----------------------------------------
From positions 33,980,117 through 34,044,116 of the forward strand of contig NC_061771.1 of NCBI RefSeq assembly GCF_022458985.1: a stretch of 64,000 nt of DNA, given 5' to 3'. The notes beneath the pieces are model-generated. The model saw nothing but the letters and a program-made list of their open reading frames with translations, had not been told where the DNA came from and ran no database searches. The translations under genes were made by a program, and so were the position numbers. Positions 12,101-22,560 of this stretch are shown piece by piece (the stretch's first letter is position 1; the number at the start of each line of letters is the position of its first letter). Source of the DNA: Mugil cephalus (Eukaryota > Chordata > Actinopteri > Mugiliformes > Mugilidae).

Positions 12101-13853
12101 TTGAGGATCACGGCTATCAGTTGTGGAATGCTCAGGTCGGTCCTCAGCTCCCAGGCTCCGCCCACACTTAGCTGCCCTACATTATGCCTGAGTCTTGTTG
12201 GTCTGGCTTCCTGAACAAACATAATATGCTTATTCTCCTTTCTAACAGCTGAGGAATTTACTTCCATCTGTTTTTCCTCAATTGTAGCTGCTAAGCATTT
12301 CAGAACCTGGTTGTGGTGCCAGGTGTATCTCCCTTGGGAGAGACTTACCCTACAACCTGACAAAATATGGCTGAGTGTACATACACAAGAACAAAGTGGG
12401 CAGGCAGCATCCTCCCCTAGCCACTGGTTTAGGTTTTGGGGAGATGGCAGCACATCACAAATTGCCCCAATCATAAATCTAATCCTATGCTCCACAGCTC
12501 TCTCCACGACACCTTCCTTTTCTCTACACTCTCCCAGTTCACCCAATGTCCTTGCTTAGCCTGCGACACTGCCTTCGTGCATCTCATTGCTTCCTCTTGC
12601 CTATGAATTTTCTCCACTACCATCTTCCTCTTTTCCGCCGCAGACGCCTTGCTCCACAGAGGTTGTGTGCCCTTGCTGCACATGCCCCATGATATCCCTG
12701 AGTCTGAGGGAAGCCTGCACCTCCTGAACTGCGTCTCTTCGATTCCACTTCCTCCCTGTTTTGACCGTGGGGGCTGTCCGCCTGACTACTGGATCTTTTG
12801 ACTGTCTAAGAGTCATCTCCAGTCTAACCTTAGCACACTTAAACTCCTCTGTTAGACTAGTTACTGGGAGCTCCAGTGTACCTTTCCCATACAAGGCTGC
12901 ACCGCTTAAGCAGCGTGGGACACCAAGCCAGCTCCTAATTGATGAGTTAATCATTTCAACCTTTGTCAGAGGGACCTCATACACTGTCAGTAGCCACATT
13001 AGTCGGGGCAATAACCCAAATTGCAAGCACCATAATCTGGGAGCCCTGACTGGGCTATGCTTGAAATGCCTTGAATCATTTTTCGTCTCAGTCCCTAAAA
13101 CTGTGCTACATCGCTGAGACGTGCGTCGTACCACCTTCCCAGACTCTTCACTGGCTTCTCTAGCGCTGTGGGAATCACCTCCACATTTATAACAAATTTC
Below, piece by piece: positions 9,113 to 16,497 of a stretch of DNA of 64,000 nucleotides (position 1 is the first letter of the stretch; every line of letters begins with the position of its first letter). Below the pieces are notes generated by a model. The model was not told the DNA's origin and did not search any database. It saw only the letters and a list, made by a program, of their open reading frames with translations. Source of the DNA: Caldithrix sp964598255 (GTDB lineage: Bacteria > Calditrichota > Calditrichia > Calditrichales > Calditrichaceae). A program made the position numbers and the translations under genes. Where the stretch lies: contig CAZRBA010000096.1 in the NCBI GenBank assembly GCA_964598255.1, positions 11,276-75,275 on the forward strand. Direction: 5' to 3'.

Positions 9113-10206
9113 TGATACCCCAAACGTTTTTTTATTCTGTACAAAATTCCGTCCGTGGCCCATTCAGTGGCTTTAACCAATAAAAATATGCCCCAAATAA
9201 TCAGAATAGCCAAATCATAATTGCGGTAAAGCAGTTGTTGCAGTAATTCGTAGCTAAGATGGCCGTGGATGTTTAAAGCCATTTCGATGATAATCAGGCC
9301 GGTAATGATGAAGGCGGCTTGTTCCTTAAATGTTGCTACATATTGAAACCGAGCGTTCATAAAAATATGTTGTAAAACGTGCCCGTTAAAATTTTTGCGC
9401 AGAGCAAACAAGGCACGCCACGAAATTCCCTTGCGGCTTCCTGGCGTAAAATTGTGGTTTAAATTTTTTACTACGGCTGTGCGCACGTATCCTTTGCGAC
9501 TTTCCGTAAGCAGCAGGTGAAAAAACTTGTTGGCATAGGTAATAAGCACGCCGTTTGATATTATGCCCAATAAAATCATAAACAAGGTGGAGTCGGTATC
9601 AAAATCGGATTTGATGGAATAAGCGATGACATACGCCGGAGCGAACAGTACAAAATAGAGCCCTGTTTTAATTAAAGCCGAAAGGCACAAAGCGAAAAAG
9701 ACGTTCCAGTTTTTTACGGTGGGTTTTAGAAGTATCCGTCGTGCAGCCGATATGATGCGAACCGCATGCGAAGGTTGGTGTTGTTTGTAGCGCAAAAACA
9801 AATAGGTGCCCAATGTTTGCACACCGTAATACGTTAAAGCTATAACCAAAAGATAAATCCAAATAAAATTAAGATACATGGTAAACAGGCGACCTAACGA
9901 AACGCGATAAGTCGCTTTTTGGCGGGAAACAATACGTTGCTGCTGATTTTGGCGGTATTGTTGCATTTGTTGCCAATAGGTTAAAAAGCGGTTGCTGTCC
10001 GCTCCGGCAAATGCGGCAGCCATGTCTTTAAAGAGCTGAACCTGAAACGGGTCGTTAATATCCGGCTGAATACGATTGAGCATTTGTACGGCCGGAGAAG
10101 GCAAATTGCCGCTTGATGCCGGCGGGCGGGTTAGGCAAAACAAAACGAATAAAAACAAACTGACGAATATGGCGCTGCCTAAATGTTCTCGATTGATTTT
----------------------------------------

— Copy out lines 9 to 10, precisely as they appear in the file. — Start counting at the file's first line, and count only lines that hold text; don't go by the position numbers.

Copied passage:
12701 AGTCTGAGGGAAGCCTGCACCTCCTGAACTGCGTCTCTTCGATTCCACTTCCTCCCTGTTTTGACCGTGGGGGCTGTCCGCCTGACTACTGGATCTTTTG
12801 ACTGTCTAAGAGTCATCTCCAGTCTAACCTTAGCACACTTAAACTCCTCTGTTAGACTAGTTACTGGGAGCTCCAGTGTACCTTTCCCATACAAGGCTGC